The Best New Caribbean Deals for 2011!

From swish $80 suites in the Grenadines to Jamaica's own gondola rides, the Caribbean is full of surprises this season. The biggest shock? What you'll end up paying.

Schooner Cays, off the coast of Eleuthera in the Bahamas (Amanda Friedman)


Anacaona Boutique Hotel
Effortlessly casual rooms within reach
Anguilla is best known for jet-setters and exclusive resorts—and that's what makes the new Anacaona Boutique Hotel such a pleasant surprise. Created by Robin and Sue Ricketts (the pros behind the development of luxe properties like the $400-plus-a-night Cap Juluca), the Mediterranean-style resort is Anguilla as you want it: chic but attainable. The 27 rooms all come with balconies, the poolside restaurant specializes in traditional Anguillan food (large portions of grilled fish and goat), and the white sand of Meads Bay is only a four-minute walk north—before setting off, be sure to borrow some free snorkel gear at the front desk. 877/647-4736,, from $150.


Siboney Beach Club
Five-star service right on the beach
This 108-square-mile island claims more than 300 beaches, and you can bet that Siboney Beach Club owner Tony Johnson knows just about all of them. Johnson arrived on Antigua more than 50 years ago and managed the construction of a handful of hotels before starting his own, a 13-room inn with an immaculately tended garden on Dickenson Bay. The design of the rooms is fairly basic, but Johnson's attention to detail will knock your socks off. He looks after guests like a doting uncle, often greeting visitors at check-in, sharing his favorite sights, and acting as de facto concierge, trip planner, and local guide all at once. 800/533-0234,, from $150.


Wreck of the Antilla
A marine-life megaplex
In 1940, the captain of the German freighter Antilla, a supply craft for Nazi U-boats, scuttled his ship off the coast of Aruba rather than surrender it to Dutch soldiers. Seventy years later, the wreck has evolved into a marine-life megaplex. Silversides, angelfish, and groupers swarm the steel carcass, its walls adorned with brain coral, tube sponges, and fan worms. Because the Antilla lounges in just 60 feet of water, portions of the vessel rise to within kissing distance of the surface. Red Sail Sports, the biggest outfit around, operates snorkel and dive trips by catamaran daily, except Sundays. 305/454-2538,, half-day trips from $45.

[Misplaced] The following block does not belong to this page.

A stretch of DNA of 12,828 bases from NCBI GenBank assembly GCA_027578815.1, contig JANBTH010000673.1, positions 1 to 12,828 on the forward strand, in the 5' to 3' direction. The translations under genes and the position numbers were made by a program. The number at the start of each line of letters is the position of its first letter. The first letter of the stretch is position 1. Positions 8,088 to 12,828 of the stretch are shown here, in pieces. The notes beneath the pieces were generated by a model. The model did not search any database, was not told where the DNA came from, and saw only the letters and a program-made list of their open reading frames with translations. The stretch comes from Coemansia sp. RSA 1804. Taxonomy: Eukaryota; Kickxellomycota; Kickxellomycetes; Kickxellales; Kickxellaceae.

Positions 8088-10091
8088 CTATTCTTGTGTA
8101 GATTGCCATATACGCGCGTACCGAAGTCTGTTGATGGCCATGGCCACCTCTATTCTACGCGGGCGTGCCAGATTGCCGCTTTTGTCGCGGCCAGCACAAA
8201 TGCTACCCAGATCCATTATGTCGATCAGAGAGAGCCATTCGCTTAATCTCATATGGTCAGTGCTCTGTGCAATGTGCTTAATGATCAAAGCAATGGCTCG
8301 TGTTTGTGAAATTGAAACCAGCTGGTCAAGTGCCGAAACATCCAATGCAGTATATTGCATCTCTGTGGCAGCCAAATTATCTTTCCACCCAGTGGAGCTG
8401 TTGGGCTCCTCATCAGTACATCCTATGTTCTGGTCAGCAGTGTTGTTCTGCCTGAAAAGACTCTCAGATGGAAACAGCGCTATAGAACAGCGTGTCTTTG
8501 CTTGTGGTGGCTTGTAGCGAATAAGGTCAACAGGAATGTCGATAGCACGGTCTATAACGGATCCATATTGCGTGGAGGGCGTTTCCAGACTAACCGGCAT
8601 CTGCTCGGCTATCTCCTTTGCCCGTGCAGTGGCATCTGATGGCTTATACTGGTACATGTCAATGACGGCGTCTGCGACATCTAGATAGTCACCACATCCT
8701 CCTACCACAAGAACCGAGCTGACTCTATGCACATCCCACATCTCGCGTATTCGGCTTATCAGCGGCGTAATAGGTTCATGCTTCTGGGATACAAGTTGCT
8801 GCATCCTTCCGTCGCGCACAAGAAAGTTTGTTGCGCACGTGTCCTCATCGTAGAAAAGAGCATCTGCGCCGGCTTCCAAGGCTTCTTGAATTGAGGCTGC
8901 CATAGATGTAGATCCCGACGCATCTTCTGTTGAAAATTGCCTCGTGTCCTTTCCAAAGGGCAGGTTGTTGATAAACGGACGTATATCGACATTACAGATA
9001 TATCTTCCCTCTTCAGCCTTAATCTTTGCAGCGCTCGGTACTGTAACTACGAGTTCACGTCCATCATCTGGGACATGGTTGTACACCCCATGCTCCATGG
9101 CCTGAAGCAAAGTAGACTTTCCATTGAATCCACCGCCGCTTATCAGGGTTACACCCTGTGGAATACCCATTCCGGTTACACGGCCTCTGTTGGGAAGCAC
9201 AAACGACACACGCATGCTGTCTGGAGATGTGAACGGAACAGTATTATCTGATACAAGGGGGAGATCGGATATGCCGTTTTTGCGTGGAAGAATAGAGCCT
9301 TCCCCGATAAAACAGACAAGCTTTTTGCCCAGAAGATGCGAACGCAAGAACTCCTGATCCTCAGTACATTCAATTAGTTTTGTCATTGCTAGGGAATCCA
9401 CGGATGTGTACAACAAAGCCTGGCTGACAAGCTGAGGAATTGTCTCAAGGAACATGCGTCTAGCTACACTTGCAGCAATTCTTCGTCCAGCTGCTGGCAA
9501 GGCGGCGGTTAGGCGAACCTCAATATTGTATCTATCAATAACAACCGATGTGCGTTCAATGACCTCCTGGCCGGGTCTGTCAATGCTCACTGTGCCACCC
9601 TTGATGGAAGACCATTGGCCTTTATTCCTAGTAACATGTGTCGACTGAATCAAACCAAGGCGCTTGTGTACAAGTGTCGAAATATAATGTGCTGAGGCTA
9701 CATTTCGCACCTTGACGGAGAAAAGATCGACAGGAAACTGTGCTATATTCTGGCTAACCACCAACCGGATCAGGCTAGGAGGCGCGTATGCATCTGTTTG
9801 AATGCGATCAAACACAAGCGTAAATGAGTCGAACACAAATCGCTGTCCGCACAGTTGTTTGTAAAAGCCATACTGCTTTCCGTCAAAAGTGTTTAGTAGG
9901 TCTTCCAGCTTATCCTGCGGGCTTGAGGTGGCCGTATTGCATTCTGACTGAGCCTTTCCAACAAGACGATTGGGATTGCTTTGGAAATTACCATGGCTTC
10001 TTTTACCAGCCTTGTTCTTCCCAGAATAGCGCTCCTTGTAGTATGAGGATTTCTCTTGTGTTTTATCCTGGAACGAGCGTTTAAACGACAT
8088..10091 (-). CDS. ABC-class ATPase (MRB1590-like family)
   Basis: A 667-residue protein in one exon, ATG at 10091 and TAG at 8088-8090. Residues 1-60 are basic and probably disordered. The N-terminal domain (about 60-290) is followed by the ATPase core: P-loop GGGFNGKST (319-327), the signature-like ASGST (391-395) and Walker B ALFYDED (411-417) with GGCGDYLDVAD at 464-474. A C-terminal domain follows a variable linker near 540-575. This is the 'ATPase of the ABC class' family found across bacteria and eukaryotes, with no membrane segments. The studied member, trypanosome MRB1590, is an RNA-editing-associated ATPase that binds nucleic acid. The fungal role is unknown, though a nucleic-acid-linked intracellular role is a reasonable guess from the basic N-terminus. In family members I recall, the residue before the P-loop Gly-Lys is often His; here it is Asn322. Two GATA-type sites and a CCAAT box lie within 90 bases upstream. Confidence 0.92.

Port Antonio, Jamaica
Because no one should spend a vacation messing with connections.

Over the past two years, Jamaica has seen a furious building spree, adding some 3,000 rooms to the island's inventory. In response, airlines are catching up; seven new direct flights were added this year, connecting Jamaica to more U.S. cities (16) than any other Caribbean island. Carriers have even made concessions for Western states: A new US Airways route from Phoenix means you can depart in the morning and be on the beach by sunset.

While 76 percent of Jamaica's flights descend into the tourist hub of Montego Bay, nothing says you have to stay there. The northern coast is scattered with other resort areas, from Negril's mom-and-pop inns and colossal all-inclusives to the cruise port of Ocho Rios, best known for the postcard-perfect Dunn's River Falls. But for a real adventure, visitors should consider heading east to Port Antonio. The laid-back colonial-era town—sandwiched between quiet beaches like Winifred and Long Bay—recalls Jamaica before the tourist boom.

There are plenty of places to stay, but Goblin Hill is a standout. The collection of one- and two-bedroom villas overlooks the gin-clear water of San San Bay, and each one comes with a personal gal Friday, who handles both the housekeeping and food shopping. Down the road in Boston Bay, you'll find the island's best jerk cooking—chicken, ribs, and fish bathed in fiery, Scotch-bonnet-pepper marinade and slow-grilled over pimento wood—doled out from makeshift huts. Finally, if you need a break from the coast, it's worth taking the one-hour drive to Moore Town in the Blue Mountains. The settlement is home to the Windward Maroons, a semiautonomous community founded by escaped slaves that offers a unique window into Jamaica's past. Goblin Hill, 800/472-1148,, from $135.



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Note:This story was accurate when it was published. Please be sure to confirm all rates and details directly with the companies in question before planning your trip.

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